“Often, there is no desire expressed for a return,” she said. “They do it because it doesn’t occur to them not to.” She said it is often those women who have very little themselves that are the first to step in line to help others in need.

“It’s not just the women,” said McGarvey, the Eastport attorney, “but I feel that it’s the women who often shape and guide the dialogue and direction of issues. And that takes men who are open to listening.”

Washington County has a solid roster of men in leadership roles. “There are a number of good men around the county who have come from families with strong grandmothers, mothers, sisters and aunts,” added Godfrey of the Atlantic Leadership Center. “They have grown up influenced by capable women teachers, neighbors and family friends. They are married to or have life partners who are bright and successful women. These men are respectful, know the value of balance in work and other life settings and appreciate it. [They know it] is in their best interest — as well as the public’s interest — to be respectful and inclusive of women being part of every level of community service, education, business and political life.”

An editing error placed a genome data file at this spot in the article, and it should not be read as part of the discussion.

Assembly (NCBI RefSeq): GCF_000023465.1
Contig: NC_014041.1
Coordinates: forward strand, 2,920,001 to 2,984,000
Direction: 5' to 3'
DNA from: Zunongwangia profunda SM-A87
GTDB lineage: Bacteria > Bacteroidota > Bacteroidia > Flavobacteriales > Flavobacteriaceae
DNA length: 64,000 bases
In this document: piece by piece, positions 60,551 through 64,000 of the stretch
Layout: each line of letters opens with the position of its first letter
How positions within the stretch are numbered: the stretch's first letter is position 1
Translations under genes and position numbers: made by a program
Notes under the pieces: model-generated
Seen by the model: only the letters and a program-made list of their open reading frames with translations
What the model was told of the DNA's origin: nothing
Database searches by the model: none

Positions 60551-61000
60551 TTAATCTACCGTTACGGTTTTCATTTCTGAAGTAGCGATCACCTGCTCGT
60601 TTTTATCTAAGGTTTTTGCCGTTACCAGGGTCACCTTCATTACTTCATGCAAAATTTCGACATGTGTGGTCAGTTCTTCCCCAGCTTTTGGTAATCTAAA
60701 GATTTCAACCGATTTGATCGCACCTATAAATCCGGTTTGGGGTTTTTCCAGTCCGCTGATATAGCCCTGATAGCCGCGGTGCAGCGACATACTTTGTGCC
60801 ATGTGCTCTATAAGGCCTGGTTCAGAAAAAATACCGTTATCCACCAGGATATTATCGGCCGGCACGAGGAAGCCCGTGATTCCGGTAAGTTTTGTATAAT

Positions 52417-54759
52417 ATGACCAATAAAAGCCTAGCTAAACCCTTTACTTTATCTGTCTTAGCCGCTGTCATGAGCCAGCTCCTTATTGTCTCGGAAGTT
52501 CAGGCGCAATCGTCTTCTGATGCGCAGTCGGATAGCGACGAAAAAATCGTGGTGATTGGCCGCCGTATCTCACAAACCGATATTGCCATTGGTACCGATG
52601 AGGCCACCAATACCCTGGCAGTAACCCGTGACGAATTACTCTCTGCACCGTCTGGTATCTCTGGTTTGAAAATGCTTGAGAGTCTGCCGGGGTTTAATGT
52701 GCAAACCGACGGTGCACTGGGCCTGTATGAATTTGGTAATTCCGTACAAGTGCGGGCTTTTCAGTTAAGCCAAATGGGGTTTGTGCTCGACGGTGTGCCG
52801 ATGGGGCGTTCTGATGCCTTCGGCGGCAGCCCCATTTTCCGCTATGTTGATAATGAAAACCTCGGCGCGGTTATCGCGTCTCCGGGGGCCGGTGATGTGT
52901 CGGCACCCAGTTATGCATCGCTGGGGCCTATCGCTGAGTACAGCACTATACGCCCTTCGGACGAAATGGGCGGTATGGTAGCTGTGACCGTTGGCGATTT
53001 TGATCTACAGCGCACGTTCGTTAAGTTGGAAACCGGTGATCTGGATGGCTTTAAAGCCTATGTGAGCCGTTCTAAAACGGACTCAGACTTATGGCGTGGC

But Godfrey said the characteristics so prominently found in Washington County women — their trust of the unknown and risk-taking, their ability to act in an inclusive way, their free sharing of feelings and opinions that inspires others to engage, as well as their flexibility in the face of change — are attributes that “show up brightly and boldly in a small place such as Washington County, and contribute significantly to the growth and progress we are seeing.”

CORRECTION:

An earlier version of this article contained an error. Meg McGarvey is not an attorney, but a partner in The Commons, a commercial venture in Eastport.

http://bangordailynews.com/2012/01/13/news/down-east/women-play-key-role-in-washington-county-growth-development/ printed on July 29, 2014